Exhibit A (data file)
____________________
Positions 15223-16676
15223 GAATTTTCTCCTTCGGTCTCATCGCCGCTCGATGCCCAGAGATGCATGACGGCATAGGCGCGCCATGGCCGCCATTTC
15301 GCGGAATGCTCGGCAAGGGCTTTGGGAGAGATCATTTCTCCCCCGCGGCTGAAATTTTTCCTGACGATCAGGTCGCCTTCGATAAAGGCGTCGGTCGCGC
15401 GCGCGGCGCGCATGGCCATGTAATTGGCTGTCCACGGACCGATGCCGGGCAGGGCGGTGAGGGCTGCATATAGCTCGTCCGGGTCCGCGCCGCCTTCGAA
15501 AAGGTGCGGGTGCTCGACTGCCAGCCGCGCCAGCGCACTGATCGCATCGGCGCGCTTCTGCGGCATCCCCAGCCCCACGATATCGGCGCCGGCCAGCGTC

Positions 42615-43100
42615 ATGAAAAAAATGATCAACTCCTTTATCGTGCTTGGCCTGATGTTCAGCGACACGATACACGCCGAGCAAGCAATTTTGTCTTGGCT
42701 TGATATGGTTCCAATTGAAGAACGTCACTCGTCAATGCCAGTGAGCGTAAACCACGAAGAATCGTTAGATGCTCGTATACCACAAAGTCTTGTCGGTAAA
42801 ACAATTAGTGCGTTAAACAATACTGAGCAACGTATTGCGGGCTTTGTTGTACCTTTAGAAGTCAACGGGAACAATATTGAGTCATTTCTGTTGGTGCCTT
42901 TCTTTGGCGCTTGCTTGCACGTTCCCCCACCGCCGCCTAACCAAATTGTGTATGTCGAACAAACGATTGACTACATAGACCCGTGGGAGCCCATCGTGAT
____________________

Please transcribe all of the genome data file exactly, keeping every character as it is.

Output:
Positions 15223-16676
15223 GAATTTTCTCCTTCGGTCTCATCGCCGCTCGATGCCCAGAGATGCATGACGGCATAGGCGCGCCATGGCCGCCATTTC
15301 GCGGAATGCTCGGCAAGGGCTTTGGGAGAGATCATTTCTCCCCCGCGGCTGAAATTTTTCCTGACGATCAGGTCGCCTTCGATAAAGGCGTCGGTCGCGC
15401 GCGCGGCGCGCATGGCCATGTAATTGGCTGTCCACGGACCGATGCCGGGCAGGGCGGTGAGGGCTGCATATAGCTCGTCCGGGTCCGCGCCGCCTTCGAA
15501 AAGGTGCGGGTGCTCGACTGCCAGCCGCGCCAGCGCACTGATCGCATCGGCGCGCTTCTGCGGCATCCCCAGCCCCACGATATCGGCGCCGGCCAGCGTC

Positions 42615-43100
42615 ATGAAAAAAATGATCAACTCCTTTATCGTGCTTGGCCTGATGTTCAGCGACACGATACACGCCGAGCAAGCAATTTTGTCTTGGCT
42701 TGATATGGTTCCAATTGAAGAACGTCACTCGTCAATGCCAGTGAGCGTAAACCACGAAGAATCGTTAGATGCTCGTATACCACAAAGTCTTGTCGGTAAA
42801 ACAATTAGTGCGTTAAACAATACTGAGCAACGTATTGCGGGCTTTGTTGTACCTTTAGAAGTCAACGGGAACAATATTGAGTCATTTCTGTTGGTGCCTT
42901 TCTTTGGCGCTTGCTTGCACGTTCCCCCACCGCCGCCTAACCAAATTGTGTATGTCGAACAAACGATTGACTACATAGACCCGTGGGAGCCCATCGTGAT